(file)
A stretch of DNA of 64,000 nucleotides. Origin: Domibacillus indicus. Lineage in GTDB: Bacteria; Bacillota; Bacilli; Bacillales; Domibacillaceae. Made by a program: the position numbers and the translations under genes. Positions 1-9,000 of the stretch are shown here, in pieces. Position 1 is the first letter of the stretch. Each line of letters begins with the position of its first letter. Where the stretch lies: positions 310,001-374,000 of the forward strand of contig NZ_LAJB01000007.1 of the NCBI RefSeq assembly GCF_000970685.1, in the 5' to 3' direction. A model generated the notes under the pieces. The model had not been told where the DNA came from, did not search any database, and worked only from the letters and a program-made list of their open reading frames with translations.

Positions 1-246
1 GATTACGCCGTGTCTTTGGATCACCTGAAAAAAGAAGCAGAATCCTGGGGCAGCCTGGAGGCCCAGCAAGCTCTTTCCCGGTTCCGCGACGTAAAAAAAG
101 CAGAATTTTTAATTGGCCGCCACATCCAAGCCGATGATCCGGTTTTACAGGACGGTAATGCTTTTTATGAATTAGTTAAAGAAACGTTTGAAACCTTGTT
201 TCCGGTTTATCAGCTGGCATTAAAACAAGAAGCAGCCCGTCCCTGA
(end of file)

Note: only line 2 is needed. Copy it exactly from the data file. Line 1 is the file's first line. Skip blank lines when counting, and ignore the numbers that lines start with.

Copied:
Positions 1-246